Make Your Clothes Last Longer

Wardrobe Stylist, Elizabeth Teater, joined us today with tips to make our clothes last longer.  Some are surprising!

How to Make Your Clothes Last Longer
By Elizabeth Grattan Teater

Most people practice a few of the basic habits of good clothing care, such as washing delicates in cold water and washing like colors together. But there are other things you can do to prolong the life of your clothes -- some common knowledge but often skipped, and some a little more unusual. To motivate yourself to take better care of your clothes, remember why you’re doing it: First, you look more polished in fabrics that aren’t faded, misshapen and snagged. Second, when you don’t have to replace garments as often, you save money. Here are some of the top tricks.

  • Air dry clothes. The dryer is very hard on clothes -- especially garments that contain nylon and elastic, like most bras and underwear.Portlanders may want to dry clothes inside or under a covered porch instead of babysitting them and eyeing the weather. Use a folding wooden rack, or install hooks and keep a thick cotton rope available to tie up. (Think twice before setting it up in an attic or basement if the floor is dirty. Inevitably, you’ll drop something.) Even taking garments out 15 minutes before the end of the dryer cycle will make a big difference in reducing fading.
  • Zip up zippers before washing. Open zippers can snag and rough up the clothes swirling around them in the washer and dryer.
  • Don’t wash your good jeans. This one sounds icky at first but denim experts will tell you the same thing. Premium raw denim, which hasn’t been pre-faded, usually has a resin coating that repels stains and protects the lovely indigo color. This coating will break down in the wash. At the most, wash nice jeans three or four few times a year, and turn them inside out to protect the color.
  • Wash whites every time your wear them. Sweat, deodorant, perfume and clear liquid spills can turn into stubborn yellow stains if left unwashed, so don’t put white garments back in the closet just because they seem fine at first. Wash them. Unlike the rest of your clothes, you don’t have to worry about fading.
  • Don’t hang pieces that should be folded. Items that are both delicate and weighty, like some sweaters and dresses, will get stretched and misshapen on even a padded hanger.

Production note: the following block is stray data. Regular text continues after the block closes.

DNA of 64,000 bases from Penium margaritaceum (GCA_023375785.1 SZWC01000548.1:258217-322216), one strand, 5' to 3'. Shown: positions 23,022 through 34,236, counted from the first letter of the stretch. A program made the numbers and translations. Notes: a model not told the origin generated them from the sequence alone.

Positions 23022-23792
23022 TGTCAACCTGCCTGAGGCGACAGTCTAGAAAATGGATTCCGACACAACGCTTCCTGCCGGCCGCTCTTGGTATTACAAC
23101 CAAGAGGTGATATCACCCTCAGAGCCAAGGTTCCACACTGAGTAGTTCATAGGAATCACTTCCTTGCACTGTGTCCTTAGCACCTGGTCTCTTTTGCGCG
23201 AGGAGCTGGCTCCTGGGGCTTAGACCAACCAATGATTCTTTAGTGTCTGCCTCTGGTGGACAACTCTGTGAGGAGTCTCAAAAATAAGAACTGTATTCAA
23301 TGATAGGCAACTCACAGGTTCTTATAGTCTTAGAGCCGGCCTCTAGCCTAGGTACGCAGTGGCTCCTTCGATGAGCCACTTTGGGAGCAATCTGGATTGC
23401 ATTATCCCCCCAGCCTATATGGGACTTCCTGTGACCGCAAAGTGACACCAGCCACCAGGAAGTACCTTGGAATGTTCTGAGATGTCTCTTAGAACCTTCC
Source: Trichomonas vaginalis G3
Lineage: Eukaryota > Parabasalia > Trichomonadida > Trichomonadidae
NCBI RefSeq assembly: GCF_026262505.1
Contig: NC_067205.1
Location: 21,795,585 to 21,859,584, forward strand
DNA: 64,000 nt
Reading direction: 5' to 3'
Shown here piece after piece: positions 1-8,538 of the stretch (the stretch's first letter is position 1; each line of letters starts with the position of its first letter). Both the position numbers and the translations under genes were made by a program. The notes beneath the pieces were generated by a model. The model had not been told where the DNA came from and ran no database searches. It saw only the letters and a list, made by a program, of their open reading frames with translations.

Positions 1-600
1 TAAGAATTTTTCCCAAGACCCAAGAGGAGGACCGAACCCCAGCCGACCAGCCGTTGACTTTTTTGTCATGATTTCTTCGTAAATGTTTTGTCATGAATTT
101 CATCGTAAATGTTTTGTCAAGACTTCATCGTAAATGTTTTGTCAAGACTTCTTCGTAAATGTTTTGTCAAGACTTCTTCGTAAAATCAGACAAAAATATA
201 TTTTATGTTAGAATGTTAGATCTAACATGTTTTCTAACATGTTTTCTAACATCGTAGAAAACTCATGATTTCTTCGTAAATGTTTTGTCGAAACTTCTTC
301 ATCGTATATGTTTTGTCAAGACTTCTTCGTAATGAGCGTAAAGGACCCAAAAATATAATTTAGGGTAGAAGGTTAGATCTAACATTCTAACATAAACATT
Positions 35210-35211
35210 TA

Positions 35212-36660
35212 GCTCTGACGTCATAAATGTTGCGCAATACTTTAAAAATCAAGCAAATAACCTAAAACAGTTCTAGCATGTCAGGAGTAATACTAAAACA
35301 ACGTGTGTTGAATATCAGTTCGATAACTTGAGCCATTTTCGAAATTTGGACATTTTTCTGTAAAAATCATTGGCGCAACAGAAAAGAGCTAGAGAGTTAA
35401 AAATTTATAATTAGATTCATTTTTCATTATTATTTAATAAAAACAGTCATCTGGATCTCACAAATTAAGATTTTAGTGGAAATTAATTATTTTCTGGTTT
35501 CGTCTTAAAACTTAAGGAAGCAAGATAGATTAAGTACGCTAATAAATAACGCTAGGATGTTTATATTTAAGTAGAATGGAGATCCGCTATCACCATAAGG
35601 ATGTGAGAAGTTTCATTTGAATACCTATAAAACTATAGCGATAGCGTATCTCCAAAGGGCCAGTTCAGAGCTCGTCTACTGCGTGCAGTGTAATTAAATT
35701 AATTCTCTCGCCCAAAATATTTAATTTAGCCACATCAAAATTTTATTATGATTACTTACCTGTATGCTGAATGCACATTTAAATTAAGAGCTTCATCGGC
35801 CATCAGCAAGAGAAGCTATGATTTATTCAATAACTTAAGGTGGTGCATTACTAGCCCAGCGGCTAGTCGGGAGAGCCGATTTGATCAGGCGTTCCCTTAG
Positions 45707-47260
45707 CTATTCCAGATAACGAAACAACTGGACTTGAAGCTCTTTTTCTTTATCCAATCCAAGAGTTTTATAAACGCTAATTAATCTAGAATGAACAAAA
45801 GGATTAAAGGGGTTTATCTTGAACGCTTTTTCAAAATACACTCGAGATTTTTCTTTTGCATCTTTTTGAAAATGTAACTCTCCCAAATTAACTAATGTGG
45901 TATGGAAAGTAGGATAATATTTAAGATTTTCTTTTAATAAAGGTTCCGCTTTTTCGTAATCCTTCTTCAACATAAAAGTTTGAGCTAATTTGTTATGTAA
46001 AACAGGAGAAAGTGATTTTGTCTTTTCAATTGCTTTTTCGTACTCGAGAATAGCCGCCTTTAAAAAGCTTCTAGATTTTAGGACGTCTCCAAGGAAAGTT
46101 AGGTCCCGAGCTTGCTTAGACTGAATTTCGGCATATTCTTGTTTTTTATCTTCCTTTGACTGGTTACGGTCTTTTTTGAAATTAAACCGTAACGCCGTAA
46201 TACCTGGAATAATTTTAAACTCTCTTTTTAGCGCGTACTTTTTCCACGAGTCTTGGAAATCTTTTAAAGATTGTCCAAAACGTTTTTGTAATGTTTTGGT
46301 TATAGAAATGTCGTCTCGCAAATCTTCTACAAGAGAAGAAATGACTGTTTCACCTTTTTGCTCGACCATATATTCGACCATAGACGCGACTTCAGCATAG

• Change out of your dressy clothes when you get home. All you want to do is make a snack and curl up on the couch. Or clean the bathroom and sweep the kitchen before your relatives arrive. But if you skip changing into casual clothes, your good “investment” clothes will probably get creased and stained. It only takes two minutes to hang up your clothes and jump into something that’s cute by costs little to replace. 
  • Wear an apron. Or better yet, a chef’s jacket or oversized button-down shirt, for more coverage while you cook. And put it on before you start cooking, not after you leap back from a sputtering pot.
  • Eat less dairy. Dairy foods seem to increase body odor, so if you eat a lot of dairy your clothes may need to be washed more often. Consider reducing your intake and getting calcium from other sources.
  • Use a lint roller, suit brush and steamer. The less you wash clothes, the longer they last. Often, clothes don’t really need to be washed, just freshened. Roll off pet hair. Brush suit fibers back into place. And release wrinkles with a steamer. It’s quicker and easier than ironing, and makes clothes look like they were just dry cleaned. (Note that some silks should not be steamed.) A frequently worn suit may only need to be dry cleaned three times a year.
  • Brush pills off of sweaters. Instead of giving away a pilled sweater, use a “sweater stone” or sweater brush (which looks kind of like a large nail buffer) to gently remove the pills. Just don’t do it when you’re in a hurry; you’ll stretch the fabric and remove too many fibers.
  • Stuff your handbags and keep them on a shelf. No, I don’t mean stuff them with receipts and lipgloss. Keep a small basket near your bag storage area filled with balled-up tissue paper so you can stuff your bags and help them keep their shape. Storing them on shelves prevents overuse of handles, and keeps them off the ground -- where they will inevitably be stepped on.
  • Use shoe trees. This prevents creases, and eventually, cracks. Tissue paper is a decent second choice.
  • Use wooden hangers. Not only do they look nicer, they keep your clothes a bit farther apart so wrinkling and friction are reduced.
  • Rediscover slips and undershirts. They reduce friction on your clothes, absorb sweat, and they’re usually cheaper to replace than the clothes themselves.
  • Don’t drive in your nice shoes. Pedals and floorboards leave worn spots on shoes, so drive in shoes you don’t care about, or even try driving moccasins. Just don’t change into your nice shoes until you are parked.
  • Don't leave running shoes in the car. Extreme temperatures make the rubber less springy.
  • Learn to mend. Have a friend teach you to sew on a button well and fix unraveled hems and split seams. Make repairs right away to keep clothes in good working order and out of the give-away pile.

For more information, you can email Elizabeth:


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